At some point in your career, you will be invited to dine in a professional setting. Instead of dreading and trying to avoid it, the best approach is to prepare for it. Having a grasp of dining etiquette is important because it bolsters your personal brand. Etiquette knowledge can leave a positive impression on employers and colleagues who may be evaluating your social aptitude as well as measuring how well you would fit into their organization’s culture. Another plus is that basic understanding of etiquette will help you to focus on creating, engaging and participating in conversation with your hosts and colleagues.
Terri Thompson author of “Everyday Etiquette” was recently at Baruch College to coach students on the basics of dining etiquette. Using her usual humorous and engaging approach, Terri provided several do’s and don’ts to students. If you missed it, Terri will be back in the spring but until then, here are a few tips from her session:
1. Don’t overthink it. Overthinking can lead to nervousness and nervousness can lead to tomatoes flying and drinks spilling. If you make a mistake, handle it quietly.
2. Unfold napkin in half and place on your lap before you start eating.
3. Order food that is easy to eat. Food such as salads, fish and chicken are OK, avoid ribs and spaghetti they are messy.
4. Don’t order the most expensive items on the menu.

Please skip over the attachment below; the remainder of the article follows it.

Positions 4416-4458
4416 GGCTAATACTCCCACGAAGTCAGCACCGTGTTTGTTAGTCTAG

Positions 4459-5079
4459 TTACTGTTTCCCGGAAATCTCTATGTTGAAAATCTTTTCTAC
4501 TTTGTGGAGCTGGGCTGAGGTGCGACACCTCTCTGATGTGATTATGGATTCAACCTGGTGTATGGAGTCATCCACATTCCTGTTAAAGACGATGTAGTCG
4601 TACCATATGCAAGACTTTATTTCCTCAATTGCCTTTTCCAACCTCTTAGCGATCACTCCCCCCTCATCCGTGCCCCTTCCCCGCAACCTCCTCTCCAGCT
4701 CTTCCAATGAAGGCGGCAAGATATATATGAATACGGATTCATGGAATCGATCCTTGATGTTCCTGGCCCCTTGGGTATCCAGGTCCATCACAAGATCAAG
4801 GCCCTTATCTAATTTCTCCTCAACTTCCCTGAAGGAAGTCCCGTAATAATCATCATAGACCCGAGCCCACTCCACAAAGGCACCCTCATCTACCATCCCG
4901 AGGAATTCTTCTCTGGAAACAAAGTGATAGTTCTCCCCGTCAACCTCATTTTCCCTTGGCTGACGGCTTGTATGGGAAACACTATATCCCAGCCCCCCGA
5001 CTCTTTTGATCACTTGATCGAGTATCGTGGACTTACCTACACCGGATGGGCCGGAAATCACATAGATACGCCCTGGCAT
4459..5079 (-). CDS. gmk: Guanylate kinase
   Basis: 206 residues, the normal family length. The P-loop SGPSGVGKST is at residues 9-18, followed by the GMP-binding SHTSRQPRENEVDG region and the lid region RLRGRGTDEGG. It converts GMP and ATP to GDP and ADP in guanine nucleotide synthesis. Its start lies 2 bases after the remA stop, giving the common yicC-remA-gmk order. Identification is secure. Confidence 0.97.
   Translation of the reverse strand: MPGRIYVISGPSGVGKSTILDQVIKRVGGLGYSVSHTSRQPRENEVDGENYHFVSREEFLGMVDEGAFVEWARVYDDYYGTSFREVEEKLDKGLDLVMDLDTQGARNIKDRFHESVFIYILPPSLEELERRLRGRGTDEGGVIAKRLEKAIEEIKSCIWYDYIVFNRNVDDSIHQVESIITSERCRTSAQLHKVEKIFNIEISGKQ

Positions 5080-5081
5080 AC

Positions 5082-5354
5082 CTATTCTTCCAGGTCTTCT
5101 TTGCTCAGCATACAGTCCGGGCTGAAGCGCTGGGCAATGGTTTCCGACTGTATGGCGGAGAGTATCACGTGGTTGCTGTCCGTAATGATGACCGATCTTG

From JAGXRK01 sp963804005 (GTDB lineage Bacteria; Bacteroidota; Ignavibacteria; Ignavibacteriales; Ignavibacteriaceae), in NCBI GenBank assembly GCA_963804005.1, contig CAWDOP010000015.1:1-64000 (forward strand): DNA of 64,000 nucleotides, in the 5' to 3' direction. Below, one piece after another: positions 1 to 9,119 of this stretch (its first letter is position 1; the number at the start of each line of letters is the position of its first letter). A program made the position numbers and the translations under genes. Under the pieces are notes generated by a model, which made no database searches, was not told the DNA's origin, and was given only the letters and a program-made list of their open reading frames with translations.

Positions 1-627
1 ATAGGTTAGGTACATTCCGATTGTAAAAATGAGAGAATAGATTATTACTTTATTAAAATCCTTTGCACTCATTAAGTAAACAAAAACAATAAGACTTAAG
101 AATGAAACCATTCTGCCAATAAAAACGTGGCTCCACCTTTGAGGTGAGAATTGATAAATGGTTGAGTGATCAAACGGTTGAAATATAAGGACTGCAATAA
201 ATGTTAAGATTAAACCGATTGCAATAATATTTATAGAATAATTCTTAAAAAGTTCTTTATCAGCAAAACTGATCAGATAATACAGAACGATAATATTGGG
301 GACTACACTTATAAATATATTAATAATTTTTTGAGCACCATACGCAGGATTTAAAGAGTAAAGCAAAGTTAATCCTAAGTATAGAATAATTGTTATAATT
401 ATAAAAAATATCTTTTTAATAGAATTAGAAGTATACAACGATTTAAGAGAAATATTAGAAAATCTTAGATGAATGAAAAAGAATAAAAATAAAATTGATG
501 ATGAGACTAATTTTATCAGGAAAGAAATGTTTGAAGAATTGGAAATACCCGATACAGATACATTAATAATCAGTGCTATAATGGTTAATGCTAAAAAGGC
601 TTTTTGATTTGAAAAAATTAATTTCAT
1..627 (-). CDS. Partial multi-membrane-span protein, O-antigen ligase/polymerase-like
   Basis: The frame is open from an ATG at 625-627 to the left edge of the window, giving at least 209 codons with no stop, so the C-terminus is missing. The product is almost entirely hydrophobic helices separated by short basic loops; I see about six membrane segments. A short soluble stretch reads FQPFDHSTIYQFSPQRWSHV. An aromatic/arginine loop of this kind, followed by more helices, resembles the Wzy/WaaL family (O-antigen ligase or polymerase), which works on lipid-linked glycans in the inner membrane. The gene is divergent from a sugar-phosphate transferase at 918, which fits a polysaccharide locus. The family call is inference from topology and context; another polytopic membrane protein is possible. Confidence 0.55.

5. Don’t drink alcohol. If your host insists then one glass should be your limit.
6. Start eating by using your utensils from the outside in.
7. Always remember – solids on your left, liquids on your right.
8. Cut your food one piece at a time.
9. Eat your soup away from you.
10. Silverware goes on the plate and never back on the table.
11. Never speak with your mouth open.
12. Make eye contact throughout the meal.
13. Do not discuss controversial topics.
14. Thank the person who invited you before you leave.
SCDC Correspondent: Meeckel Beecher, Marketing Communications Specialist
Meeckel is a Corporate Communication graduate student at Baruch College. His professional interest is in Reputation Management, Strategic Communication and Visual Communication. Meeckel is an avid reader, writer and lifelong learner. When not working, you will find him walking and happily getting lost on the streets of New York.